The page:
The Challenge of Honesty is a compilation of five essays and twelve and devotionals that were written and delivered by Frances Lee Menlove over the course of forty seven years. The titular essay is the book’s oldest, having been written by Menlove as a part of the inaugural issue of “Dialogue: A Journal of Mormon Thought” in 1966. The most recent essays are two which were written specifically for this volume titled “Untangling Faith and Belief: A Modest ‘Trammel Reduction’ Proposal” and “If Not Now, When? Mormon Women and the Priesthood.” Of the devotional sermons, one was originally published as a tribute to Eugene England; the rest are reprints of eleven years of Sunstone Symposium devotionals.
While I have been going to Sunstone and reading Dialogue for years, I have to admit, I have never heard Menlove speak nor had I previously read any of her essays, although I knew of her reputation as a popular speaker. Now, after having completed The Challenge of Honesty, I have to say that I may well be one of Menlove’s biggest fans. The wisdom and spiritual insights that Menlove shares in this volume are truly profound and have already had a great impact on my life. In this review I will share a few of my favorite highlights and some fine nuggets of Menlove’s wisdom from several of the essays in an attempt to whet the reader’s appetites so that they will desire to gorge themselves on the whole book.
The introduction to The Challenge of Honesty, which is written by its editor, the former editor of Sunstone magazine and current host of the Mormon Matters Podcast, Dan Wotherspoon (which is itself worth the price of admission) describes the importance of Menlove’s essay “The Challenge of Honesty” far better than I can. Of it Wotherspoon says, “It provides a non-blinking examination of key aspects of genuine forthrightness, both with oneself and with others. It probes tensions within church institutions and culture, as well as within individual members” (p. x). Wotherspoon then shares several anecdotes of how this essay has been used by a variety of people including lay Mormons, college professors, and even the leadership of the Community of Christ. It is hard to pick just one good quote to share from such a fine essay, but recent events and talks in Mormonism point to just how timely Menlove’s essay from almost 50 years ago still is.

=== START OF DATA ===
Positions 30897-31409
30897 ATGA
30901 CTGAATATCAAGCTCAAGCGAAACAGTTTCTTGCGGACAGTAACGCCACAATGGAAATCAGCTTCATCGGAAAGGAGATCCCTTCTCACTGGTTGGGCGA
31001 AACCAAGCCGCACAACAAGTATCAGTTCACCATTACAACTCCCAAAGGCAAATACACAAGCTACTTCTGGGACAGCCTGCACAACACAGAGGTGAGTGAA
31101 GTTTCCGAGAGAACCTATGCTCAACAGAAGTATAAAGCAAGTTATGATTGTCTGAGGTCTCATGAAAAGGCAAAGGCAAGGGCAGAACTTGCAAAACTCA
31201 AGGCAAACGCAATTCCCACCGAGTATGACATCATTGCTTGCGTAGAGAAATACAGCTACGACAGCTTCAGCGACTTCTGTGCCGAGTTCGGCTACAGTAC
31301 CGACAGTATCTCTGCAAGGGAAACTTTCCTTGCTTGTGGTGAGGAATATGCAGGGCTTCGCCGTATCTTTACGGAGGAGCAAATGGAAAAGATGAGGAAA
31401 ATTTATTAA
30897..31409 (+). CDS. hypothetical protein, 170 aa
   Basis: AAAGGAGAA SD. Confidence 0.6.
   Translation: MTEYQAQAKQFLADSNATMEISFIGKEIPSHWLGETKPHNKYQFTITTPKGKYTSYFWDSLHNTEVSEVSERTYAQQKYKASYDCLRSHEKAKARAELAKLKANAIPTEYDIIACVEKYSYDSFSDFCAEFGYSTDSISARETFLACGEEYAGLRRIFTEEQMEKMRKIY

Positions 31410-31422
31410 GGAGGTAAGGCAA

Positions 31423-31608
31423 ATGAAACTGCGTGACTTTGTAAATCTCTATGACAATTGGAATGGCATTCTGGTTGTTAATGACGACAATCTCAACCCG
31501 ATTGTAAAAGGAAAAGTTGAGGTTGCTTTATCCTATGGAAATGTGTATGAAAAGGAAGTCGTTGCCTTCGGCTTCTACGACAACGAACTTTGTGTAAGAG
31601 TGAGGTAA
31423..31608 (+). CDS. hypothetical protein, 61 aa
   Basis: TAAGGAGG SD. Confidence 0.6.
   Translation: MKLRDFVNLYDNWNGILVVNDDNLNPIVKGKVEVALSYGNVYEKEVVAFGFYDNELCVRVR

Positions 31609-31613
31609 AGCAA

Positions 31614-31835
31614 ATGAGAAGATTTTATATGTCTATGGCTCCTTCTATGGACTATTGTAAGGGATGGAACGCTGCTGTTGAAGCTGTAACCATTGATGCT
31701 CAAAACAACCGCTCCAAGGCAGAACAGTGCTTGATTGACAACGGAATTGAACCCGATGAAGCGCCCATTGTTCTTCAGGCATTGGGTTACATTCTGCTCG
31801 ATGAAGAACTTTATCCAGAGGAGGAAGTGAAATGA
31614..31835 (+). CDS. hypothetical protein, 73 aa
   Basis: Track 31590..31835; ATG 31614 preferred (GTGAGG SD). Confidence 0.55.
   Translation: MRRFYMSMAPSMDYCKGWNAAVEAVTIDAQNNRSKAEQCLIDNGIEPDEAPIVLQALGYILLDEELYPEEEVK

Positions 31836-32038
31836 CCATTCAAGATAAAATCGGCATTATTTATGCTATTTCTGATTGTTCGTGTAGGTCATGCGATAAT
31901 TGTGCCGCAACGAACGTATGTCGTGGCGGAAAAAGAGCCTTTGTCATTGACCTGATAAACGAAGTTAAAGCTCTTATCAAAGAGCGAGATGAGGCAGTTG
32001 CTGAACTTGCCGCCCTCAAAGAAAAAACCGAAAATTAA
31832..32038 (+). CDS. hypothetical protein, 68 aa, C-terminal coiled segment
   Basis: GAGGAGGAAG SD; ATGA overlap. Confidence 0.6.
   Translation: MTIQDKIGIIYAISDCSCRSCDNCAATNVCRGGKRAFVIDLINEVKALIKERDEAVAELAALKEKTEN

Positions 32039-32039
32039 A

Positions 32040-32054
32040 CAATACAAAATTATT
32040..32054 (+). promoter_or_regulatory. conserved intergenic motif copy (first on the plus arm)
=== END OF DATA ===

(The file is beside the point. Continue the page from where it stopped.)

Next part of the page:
At a time when it is called into question whether or not Mormons are allowed to even have doubts, and in a time when a member of the LDS first Presidency is encouraging Church members to “doubt your doubts” (Dieter F. Uchtdorf, “Come, Join with Us” General Conference sermon from 5- October 2013) it is interesting to contrast this current idea in Mormon thought with what Menlove wrote back in 1966 about what she describes as “the myth of the unruffled Mormon”. She describes this myth as:
The commonly held picture of the Mormon as a complete, integrated personality, untroubled by… doubts and uncertainties … and oblivious to the painful searching and probings of the non-believer. Mormons are taught from Primary on up that they, unlike their non-Mormon friends, know with absolute certainty the answers to the knottiest problems of existence …In reality, the Mormon is also subject to uncertainties and doubts…No one should doubt that in some way, or for some reason, he is also a doubter…
Teachers and parents who explicitly or implicitly encourage the child who has doubts
or problems or personal anguish to turn away from them is training the child in self-deceit. When a Sunday School teacher states or implies to children or teens that their questions are bad, or threatening, or a manifestation of their own personal failure or immaturity, this teacher is erecting a barrier between the children’s public behavior and private worlds, between their need for love and acceptance and their personal integrity…In short, these impressionable children and teens may come to believe that any questions or problems or inner discomforts they may experience are symptoms of defects in their own character. Personal doubts and uncertainties are seen as temptations rather than as challenges to be explored and worked through” (pp. 4-6).